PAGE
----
Slow‐Slip Recurrent Pattern Changes: Perturbation Responding and Possible...

Luo, Y., and Z. Liu (2019), Slow‐Slip Recurrent Pattern Changes: Perturbation Responding and Possible Scenarios of Precursor toward a Megathrust Earthquake, Geochem., Geophys., Geosyst., 20, 852-871, doi:10.1029/2018GC008021.

Advances in geodetic techniques enable us to detect “slow‐earthquake” transients (e.g., slow‐slip events, SSEs) with improving accuracy and coverage. Recent observations reveal intriguing changes of SSE behavior before and/or after earthquakes. However, the physics behind these observations remain largely unknown. How does SSE pattern change during megathrust earthquake super‐cycle? How do SSEs respond to “external” tectonic perturbations such as stress perturbation from earthquakes, or nontectonic forces such as tidal modulation and seasonal loading? Can SSE pattern changes shed light on the onset of a large earthquake? To address these questions, we employ laboratory‐based rate‐and‐state frictional law on subduction zone faults with realistic frictional properties incorporating megathrust earthquake and SSE regions. We conduct 2‐D/3‐D quasi‐dynamic earthquake cycle simulations to study the “intrinsic” SSE pattern changes as how it evolves at different stages of the earthquake cycle, versus the changes in SSE pattern responding to external stress perturbations. Our results suggest that, despite both intrinsic and perturbation models are capable to introduce large variability in SSE pattern, there are considerable observable characteristics that can be used to differentiate these two models. Without external perturbation the SSE patterns change intrinsically during the super‐cycle. The recurrence interval and peak slip rate of SSEs decrease significantly right before megathrust earthquake and could be used as a potential warning sign. Whereas SSE patterns can vary significantly when perturbed by an earthquake or other tectonic/nontectonic sources. Recurring SSEs can be advanced or delayed by external perturbations, and multiple SSEs can be affected if perturbation is long‐lasting. Plain Language Summary Slow‐slip event (SSE) is a new kind of faulting behavior that is very different from regular earthquakes. It is slow in nature and can only be detected by geodetic methods like GPS. SSEs have been observed in multiple subduction zones and some of them repeat regularly, yet those regular repeating patterns show interesting changes before and/or after large earthquakes. We model such changes with numerical simulations of simplified subduction zone fault model incorporating both megathrust earthquake and SSE regions. We find that due to the interaction between the SSE and megathrust earthquake regions, SSE become more frequent before megathrust earthquake, in line with observations. Our results suggest such distinctive SSE pattern change might serve as a potential precursor for future large earthquakes. We also find that repeating SSEs are sensitive to stress perturbations, which can cause SSEs to advance or delay after large earthquakes.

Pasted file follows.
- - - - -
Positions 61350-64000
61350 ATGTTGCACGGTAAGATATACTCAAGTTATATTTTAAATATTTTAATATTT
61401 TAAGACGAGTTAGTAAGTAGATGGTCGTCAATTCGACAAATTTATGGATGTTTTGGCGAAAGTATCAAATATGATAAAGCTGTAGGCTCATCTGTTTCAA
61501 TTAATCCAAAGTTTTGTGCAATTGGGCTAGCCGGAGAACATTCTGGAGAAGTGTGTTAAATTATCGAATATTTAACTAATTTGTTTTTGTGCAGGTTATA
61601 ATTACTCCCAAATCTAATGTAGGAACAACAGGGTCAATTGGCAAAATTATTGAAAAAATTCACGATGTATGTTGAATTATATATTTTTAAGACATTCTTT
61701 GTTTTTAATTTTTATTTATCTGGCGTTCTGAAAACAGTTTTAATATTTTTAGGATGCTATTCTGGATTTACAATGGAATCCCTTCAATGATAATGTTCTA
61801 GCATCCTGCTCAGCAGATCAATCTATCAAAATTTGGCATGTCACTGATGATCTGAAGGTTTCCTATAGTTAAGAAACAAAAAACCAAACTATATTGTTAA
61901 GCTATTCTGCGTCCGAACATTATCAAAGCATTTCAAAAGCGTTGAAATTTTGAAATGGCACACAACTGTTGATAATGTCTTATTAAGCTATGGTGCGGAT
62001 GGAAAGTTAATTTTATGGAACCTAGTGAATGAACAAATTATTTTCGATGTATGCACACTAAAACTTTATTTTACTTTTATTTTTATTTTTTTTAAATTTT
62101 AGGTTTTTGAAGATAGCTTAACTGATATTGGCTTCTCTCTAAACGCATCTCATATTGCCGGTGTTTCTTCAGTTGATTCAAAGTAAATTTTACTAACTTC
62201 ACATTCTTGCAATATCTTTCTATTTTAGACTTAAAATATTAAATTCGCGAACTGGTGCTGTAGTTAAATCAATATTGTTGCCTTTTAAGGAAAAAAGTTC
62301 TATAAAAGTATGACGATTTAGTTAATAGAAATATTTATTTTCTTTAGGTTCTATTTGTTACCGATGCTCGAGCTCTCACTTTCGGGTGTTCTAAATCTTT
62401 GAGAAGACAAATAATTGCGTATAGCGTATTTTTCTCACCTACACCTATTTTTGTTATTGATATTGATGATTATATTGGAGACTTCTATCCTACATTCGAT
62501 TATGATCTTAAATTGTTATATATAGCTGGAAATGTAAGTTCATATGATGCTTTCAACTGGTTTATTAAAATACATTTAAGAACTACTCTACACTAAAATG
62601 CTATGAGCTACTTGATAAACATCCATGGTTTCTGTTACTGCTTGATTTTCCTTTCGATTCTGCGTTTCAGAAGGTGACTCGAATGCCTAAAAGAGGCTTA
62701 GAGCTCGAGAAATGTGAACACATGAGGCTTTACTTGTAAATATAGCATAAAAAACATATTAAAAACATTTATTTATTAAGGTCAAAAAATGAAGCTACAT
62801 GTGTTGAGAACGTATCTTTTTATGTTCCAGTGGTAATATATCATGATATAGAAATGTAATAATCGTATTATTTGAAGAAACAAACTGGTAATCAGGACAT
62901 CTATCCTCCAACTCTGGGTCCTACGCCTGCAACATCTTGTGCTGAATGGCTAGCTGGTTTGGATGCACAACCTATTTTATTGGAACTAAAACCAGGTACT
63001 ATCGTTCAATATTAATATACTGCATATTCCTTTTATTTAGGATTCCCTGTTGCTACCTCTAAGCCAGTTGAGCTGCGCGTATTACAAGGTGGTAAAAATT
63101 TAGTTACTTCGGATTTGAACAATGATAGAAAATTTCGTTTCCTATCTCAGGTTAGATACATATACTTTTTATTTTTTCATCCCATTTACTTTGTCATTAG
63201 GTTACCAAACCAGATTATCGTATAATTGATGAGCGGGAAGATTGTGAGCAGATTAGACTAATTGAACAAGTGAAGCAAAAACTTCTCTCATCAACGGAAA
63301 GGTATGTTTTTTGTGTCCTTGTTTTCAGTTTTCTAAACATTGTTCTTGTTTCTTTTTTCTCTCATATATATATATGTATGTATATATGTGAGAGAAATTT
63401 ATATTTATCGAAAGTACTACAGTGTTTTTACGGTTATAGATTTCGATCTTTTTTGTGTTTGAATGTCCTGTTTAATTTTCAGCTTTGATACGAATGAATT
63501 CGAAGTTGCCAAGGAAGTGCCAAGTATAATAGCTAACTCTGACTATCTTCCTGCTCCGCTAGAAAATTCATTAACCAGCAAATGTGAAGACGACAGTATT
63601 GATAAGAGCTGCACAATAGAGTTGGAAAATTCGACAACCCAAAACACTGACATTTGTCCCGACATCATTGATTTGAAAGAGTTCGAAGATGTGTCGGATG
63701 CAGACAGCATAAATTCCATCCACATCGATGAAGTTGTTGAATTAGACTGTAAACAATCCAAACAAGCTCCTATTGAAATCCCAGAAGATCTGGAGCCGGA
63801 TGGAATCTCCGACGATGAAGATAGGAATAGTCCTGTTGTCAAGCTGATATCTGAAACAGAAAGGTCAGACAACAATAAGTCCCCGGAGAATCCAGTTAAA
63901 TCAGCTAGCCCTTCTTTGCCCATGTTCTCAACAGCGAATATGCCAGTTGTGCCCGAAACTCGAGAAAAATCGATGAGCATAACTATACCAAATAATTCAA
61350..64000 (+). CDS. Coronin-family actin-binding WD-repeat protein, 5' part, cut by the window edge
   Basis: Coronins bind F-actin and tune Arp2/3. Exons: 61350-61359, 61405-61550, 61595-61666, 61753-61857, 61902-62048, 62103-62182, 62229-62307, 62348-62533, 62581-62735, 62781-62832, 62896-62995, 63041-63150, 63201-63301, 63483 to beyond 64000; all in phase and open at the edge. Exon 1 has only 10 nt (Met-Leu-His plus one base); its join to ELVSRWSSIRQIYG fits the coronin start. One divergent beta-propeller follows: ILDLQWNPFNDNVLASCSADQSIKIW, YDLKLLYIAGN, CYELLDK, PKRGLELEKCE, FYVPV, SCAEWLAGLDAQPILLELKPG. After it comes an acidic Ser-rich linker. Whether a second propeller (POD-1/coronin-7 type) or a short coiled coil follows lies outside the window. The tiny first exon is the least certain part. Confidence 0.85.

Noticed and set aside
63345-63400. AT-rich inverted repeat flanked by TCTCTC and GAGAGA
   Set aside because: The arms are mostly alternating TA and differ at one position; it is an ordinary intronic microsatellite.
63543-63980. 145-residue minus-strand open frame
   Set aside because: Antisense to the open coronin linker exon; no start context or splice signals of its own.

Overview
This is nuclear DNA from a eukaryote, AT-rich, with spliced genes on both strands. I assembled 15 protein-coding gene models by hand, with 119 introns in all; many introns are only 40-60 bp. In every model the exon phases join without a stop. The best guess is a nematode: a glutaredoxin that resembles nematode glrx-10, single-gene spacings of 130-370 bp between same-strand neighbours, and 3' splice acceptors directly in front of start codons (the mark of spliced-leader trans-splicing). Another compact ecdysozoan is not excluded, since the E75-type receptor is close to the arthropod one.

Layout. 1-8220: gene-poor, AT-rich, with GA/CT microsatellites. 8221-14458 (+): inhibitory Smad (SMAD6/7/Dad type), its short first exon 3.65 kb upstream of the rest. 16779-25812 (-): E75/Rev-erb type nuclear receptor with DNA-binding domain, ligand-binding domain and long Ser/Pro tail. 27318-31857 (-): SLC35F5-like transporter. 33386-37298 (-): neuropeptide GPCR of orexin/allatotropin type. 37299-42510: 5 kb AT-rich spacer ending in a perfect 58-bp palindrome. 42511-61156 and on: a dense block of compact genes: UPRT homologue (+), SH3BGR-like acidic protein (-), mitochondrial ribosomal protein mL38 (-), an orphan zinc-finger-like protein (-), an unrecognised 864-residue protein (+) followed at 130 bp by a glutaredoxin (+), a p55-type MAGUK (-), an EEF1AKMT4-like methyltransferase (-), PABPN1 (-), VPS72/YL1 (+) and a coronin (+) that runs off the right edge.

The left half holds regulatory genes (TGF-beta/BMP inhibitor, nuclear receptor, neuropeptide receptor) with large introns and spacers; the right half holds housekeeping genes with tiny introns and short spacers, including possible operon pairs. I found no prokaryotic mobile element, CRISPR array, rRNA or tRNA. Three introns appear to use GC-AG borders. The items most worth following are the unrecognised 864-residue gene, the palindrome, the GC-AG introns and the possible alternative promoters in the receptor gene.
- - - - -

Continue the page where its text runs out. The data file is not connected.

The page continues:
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Earth Surface & Interior Program (ESI)